I've been absent from the blogging world for quite some time. It's quite shameful really. But hey, I was pregnant (and not pleasantly so) and I had my miracle baby. That's a story for another day, however.
Today when the school called me to come and pick up my sick Kindergartner I was barely phased. Normally a wrench such as this thrown into my already chaotic days would have sent me into a hyper stressed sort of inward panic. I would've been the perfect picture of calm and collected if you had seen me, however, because hey, being outwardly calm is one of my talents. But today I really was calm. It didn't matter that I was trying to work. It didn't matter that I was in the middle of homeschooling my 8 year old. It didn't even matter that I'd just taken my newborn out of the bath and was nursing him mid phone call. All was well.
Why, you say? Because Seattle Children's Hospital has entered my life, that's why. Talk about an ideal relationship. They're perfect. Or at least close enough to perfect that you can blindly put them on a pedestal for the remainder of your eternal relationship.
If you've read my blog for long you know that Tanner, my 7 year old, was diagnosed with PLEVA back in March. It's a rare autoimmune disease with flare ups lasting for months (or forever) that make you look like you have the chicken pox. It leaves terrible scars and is fairly unpredictable. It can mutate to lymphoma and we were told there was no cure. His diagnosis tore at this mom's heart. It's a tough thing to hear about your child.
We tried 2 different antibiotic treatments lasting for months that did nothing but weaken Tanner's immune system. He was fatigued and caught everything under the sun. And he still had spots. It was awful and frustrating.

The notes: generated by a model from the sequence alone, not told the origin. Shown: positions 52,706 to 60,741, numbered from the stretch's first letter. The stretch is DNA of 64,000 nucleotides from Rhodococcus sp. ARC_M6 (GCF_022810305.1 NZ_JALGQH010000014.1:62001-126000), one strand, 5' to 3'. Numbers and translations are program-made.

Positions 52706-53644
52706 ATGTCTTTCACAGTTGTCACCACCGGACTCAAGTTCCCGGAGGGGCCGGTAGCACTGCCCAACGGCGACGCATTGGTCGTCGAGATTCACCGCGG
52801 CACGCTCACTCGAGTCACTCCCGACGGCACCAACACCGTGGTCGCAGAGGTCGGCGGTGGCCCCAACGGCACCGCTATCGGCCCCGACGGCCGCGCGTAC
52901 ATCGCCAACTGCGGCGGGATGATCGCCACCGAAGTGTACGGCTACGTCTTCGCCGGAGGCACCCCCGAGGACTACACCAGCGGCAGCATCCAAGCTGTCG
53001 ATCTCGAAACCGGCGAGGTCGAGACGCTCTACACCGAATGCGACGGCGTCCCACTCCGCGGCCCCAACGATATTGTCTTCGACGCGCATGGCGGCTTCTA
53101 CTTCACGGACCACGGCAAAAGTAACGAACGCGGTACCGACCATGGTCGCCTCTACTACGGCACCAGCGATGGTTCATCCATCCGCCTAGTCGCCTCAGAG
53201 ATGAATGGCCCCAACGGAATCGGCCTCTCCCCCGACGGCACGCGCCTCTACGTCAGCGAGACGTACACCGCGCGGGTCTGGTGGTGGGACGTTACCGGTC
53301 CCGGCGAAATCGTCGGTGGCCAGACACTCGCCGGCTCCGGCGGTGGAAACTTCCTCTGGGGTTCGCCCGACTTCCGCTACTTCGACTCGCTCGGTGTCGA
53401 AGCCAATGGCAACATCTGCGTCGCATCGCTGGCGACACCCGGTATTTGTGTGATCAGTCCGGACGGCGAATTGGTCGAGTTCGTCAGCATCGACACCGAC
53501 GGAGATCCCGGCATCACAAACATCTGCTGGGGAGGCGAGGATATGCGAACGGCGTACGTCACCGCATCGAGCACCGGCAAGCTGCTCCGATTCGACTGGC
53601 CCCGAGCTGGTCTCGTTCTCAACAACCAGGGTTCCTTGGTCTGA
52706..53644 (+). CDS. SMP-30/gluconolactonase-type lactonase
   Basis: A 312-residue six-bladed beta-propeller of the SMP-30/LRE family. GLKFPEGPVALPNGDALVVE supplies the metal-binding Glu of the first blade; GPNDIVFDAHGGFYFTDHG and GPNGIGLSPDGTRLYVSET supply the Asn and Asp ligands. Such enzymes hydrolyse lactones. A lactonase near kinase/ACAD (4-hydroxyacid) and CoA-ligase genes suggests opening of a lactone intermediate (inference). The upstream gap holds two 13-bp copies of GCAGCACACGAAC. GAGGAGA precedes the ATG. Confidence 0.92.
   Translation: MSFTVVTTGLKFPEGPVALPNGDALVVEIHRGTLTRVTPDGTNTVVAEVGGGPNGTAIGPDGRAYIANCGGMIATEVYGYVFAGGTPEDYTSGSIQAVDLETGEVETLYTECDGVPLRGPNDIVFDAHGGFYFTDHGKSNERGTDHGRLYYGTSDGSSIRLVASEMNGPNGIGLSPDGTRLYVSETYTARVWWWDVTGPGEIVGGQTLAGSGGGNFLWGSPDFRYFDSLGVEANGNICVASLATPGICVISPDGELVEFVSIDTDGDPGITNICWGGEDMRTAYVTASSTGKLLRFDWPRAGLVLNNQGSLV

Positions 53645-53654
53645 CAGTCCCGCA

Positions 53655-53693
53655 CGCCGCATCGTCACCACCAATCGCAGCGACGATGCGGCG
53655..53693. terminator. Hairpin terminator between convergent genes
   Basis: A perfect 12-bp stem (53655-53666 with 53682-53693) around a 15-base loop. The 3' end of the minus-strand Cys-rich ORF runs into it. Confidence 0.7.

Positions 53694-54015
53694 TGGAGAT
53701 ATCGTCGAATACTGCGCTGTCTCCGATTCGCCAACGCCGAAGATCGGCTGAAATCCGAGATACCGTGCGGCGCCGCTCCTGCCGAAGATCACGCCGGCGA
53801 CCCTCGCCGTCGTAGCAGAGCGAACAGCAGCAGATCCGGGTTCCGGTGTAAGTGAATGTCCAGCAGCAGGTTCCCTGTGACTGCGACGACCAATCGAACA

Finally our appointment with Seattle Children's came (there is quite the wait to get into the place because let's face it, nobody breaks up with the perfect significant other). Tanner and I went on Tuesday. It was heavenly.
Our doctor was phenomenal and hopeful. She said that Tanner had quite the impressive case of PLEVA from the looks of his scars (not the type of impressive you want to be). She also said that treating it with antibiotics was basically worthless and the last thing she would do. She treats PLEVA with a low dose chemotherapy drug. He'd be on the drug for 1 to 2 years. It's immunosuppressive and so he'd have to go off of it any time he was sick in order to heal, but the lengthy use of the drug stops the flare ups and then is used as a maintenance drug for awhile. Slightly scary, but at least it's something that works.
And in even better news, she told us that she has seen PLEVA burn out. I stared at her blankly. What does that mean? It means she's seen it cured. Not all the time. Sometimes it lasts a lifetime, but she's seen it go away. You know what that means? HOPE. One of the finest feelings in existence. Hope gives people reason to believe and to have faith and in this case, to breathe easy.
Oh, did you think that was it? Sorry, no. Are you ready for the news even better than that!? She's never seen it mutate to lymphoma. NEVER. NOT ONE TIME. She's not saying it can't or that it won't, but she is saying that she's never seen it happen. I could've kissed her. I think she knew it too because she told me my mama heart could rest easy for a bit. She even told me what to watch for if it were to mutate (we were previously told that lymphoma and PLEVA would look identical and that it'd be tough to know if it had mutated). Oh, be still my heart.
So, yes, my son still has a rare autoimmune disease. And yes, it may never go away. There are all sorts of terrible things that could happen. But his doctor is hopeful and confident and she has a plan; an effective plan that has worked for her many times before.
Tanner currently has only one new spot on his leg. Unless it flares up and he gets more spots, he doesn't have to be on the medication yet. We can rest easy and not have to feel the panic of the uncertain every moment of every day. And if things turn south we have someone we can call. Someone who knows what to do, someone who's done this before.
Things don't always turn out the way we'd like them to. Sometimes they turn out exactly opposite of our ideal. Sometimes our hearts break and sometimes hope seems just out of our reach. But sometimes it doesn't. Sometimes we're blessed with little miracles. Sometimes things take a positive turn. And sometimes God has prepared other people to improve our journey and make it easier.
Thank you , Seattle Children's Hospital.